Curmudgeon Alert: Mr Triv is a little cranky in this post.
I was having some difficulty sleeping – which is when I came across this site eduqna.com where you can post education questions and look for someone on the net to answer them. I guess the subjectivity of Wikipedia just isn’t enough for some people. I think this site aspires to create an online community and be the Craigslist of education.
What I particularly noticed was the nature of some of the questions. The variable grammar and syntax made me wonder if the questions weren’t being hacked at first by some kind of word-bot: “What are the reason for decline within reading traditions?” After a bit more reading it became clear that some of these were written by students with English as a second language. However, it also became clear that other students didn’t have a first language.
Some of the questions are intriguing, “Can you still get into a pretty good college with one D on your report card?” and others are puzzling because they make one wonder why the asker didn’t crack open Dictionary.com. An example of this is “What is a benefit?” There were some left of field beauts like: “I need some with writing a letter cancelling a trip to Mexico” and this one, “I need help! How to disprove or approve the rumor of Jose Rizal sired Adolf Hitler.”
The Hitler asker got a very detailed answer ending with these two sentences.
“There has not been any indication or proof in his well documented travels that Rizal was ever in Austria at the supposed time of conception of Adolf Hitler.The Jose Rizal-Adolf Hitler connection seems due to the slight resemblance of the two in terms of hairstyle.”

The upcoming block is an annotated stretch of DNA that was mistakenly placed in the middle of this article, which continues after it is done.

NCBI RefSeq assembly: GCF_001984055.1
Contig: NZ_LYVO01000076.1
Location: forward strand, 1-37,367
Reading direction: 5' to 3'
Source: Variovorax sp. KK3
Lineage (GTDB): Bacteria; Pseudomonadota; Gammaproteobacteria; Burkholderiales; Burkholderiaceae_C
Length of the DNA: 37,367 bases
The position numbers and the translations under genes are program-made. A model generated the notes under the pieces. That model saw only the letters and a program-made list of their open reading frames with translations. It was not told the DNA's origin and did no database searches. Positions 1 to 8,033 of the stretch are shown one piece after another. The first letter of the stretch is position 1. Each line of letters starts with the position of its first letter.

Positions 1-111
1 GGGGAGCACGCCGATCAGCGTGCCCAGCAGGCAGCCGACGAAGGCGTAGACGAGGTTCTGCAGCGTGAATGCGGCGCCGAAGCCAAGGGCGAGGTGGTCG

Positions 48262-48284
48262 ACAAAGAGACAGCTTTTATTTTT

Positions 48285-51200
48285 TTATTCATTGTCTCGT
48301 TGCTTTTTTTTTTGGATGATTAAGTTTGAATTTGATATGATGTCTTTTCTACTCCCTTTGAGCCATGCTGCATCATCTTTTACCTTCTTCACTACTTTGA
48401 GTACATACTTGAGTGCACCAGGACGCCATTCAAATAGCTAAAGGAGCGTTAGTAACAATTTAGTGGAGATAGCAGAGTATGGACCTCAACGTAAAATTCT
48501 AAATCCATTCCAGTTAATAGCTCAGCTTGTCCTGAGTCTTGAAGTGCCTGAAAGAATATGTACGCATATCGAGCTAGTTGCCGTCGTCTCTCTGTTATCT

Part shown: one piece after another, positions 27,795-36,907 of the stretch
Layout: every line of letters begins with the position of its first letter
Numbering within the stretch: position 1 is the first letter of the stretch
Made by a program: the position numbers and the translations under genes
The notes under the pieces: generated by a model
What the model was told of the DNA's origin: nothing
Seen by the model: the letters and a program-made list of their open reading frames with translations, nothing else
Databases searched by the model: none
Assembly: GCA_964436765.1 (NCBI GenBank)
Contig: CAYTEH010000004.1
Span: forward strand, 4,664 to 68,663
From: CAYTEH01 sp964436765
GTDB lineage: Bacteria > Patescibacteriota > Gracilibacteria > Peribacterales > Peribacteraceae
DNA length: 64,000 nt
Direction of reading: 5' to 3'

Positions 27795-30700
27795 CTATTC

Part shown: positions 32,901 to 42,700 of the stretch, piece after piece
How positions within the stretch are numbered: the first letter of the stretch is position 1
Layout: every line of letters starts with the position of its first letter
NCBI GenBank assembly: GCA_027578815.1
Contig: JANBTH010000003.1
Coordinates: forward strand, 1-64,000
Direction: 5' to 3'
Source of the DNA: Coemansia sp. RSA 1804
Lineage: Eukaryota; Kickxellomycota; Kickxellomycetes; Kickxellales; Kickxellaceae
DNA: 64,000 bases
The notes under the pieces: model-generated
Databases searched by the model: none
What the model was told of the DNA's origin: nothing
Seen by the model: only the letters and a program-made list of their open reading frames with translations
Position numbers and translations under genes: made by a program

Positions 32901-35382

Q: Can you define and use in a sentence the word sesquipedalian?
A: Considering their length, the words “floccinaucinihilipilification… and “pneumonoultramicroscopicsilic… are good examples of sesquipedalian words.Don’t be a sesquipedalian orator, as you will quickly lose your audience.
But among the most perplexing for me were the the following three.
Q. What does the phrase, “Little things amuse little minds” mean?
Okay, perhaps asked by someone who doesn’t speak English. It seems obvious and would need only a bit o’ thinking through. The next is in a similar vein.
Q. A STITCH IN TIME SAVES NINE, does anyone know what the heck this is supposed to mean??
Clearly, this asker does speak English. The shouty beginning, the use of “what the heck” and the double question marks point to some ‘tude in the question. My first reaction to that is – “Work it out yourself, smart aleck.” My second more teacherly answer is, “Work it out yourself.” Unless the asker is so completely stuck in some kind of fannish science fiction mode and the saying sounds like, “A stitch in the fabric of the time-space continuum can save nine parallel universes”, then what the heck could it possibly mean except, “Put a stitch in something that needs it now to save it ripping further and requiring more work later.” Maybe he or she has never stitched anything. Or seen anyone stitch anything. Or seen a stitch. Yeah, that’s it. This person has never seen a stitch.
But my absolute fave is number three:
Q.What the hell does everyone mean by lol?
OMG. WTF. You don’t know what lol means? You posted a question on an online forum and you still haven’t worked out lol. And more than that, you go in with “What the Hell?” as your opening. Okay, clearly I’m tired, I said that at the beginning, and I am a little cranky, but I believe that asking a question might require one of three things.
1. Exhausting every neuron of your brain first.
2. Exhausting every other research opportunity you have before posting that question. A basic Google search on LOL will reveal the answer in no time flat.
3. Asking the question with some kind of basic cilivilty. Who asks ‘What the Hell?’ and expects an answer? Gah!
Elevate the Insignificant